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    Quote Originally Posted by Rhys View Post
    Big difference - I and the people I speak with are real world professionals, not online wannabes.
    It's ever so slightly possible that those other "real world professionals" had shit websites too. Just having a website isn't enough. It has to be appealing too.

    Despite what you and your "real world professional" friends think, having a good website can be beneficial to your business. I'm speaking from first hand experience. Sometimes they meet me in person first and are handed a business card THEN check out the website, other times they find me via Google or some other means and check out the website. No matter how they found my website, they are definitely looking at it before they call me up and schedule a meeting.
    Last edited by cdifoto; 03-16-2009 at 08:37 AM.
    Ouch.

  10. #10
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    Quote Originally Posted by cdifoto View Post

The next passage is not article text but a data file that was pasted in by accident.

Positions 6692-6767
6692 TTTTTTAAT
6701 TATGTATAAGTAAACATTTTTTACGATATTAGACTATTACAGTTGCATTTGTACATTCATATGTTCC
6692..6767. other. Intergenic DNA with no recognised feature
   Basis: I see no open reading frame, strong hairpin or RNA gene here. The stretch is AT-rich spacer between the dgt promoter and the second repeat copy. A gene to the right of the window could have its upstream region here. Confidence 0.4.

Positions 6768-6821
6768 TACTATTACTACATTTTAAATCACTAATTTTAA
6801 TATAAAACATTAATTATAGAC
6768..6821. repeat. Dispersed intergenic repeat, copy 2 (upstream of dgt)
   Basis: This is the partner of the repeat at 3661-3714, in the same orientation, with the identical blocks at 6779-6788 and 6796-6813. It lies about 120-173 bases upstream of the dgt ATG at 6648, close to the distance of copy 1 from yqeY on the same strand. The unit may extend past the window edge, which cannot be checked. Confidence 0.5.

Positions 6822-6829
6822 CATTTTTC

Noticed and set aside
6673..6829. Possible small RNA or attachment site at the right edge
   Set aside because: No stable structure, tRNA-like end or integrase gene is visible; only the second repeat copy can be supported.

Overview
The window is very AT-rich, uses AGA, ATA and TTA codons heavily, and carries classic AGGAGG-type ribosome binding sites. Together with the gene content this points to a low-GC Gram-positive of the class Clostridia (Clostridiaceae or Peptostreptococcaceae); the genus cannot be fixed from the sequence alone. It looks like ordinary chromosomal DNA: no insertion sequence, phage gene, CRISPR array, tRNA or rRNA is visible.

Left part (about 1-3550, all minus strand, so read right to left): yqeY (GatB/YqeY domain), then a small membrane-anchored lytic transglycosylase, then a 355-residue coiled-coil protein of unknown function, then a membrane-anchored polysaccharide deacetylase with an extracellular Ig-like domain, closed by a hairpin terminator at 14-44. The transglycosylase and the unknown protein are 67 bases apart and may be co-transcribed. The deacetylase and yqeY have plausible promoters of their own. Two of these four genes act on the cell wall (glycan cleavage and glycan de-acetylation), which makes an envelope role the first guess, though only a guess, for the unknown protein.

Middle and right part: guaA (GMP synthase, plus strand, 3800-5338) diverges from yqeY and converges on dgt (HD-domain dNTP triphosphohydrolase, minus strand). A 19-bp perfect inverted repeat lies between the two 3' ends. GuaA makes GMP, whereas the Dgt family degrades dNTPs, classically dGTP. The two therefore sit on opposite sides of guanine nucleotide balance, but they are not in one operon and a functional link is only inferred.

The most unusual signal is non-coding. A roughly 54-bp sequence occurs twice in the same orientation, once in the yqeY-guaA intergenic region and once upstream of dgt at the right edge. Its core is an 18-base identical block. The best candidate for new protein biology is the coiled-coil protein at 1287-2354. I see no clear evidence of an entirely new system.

It's ever so slightly possible that those other "real world professionals" had shit websites too.

    Just having a website isn't enough. It has to be appealing too.
    No. Again the comment - not just from the photographers - is that websites do not attract clients that are willing to pay. The time when websites do pay is when you're advertising to the commercial sector rather than the retail. As an example one company (non photography) there had commercial and retail sides to their business. The commercial website was really helpful to their business. The retail side was so problematic because of the timewasters that their retail website generated. Their actual shop had no such problems (other than tourists coming to look, not buy).

    The message I keep hearing from customers is not "what's your website" but basically "go to trade shows and forget that internet crap".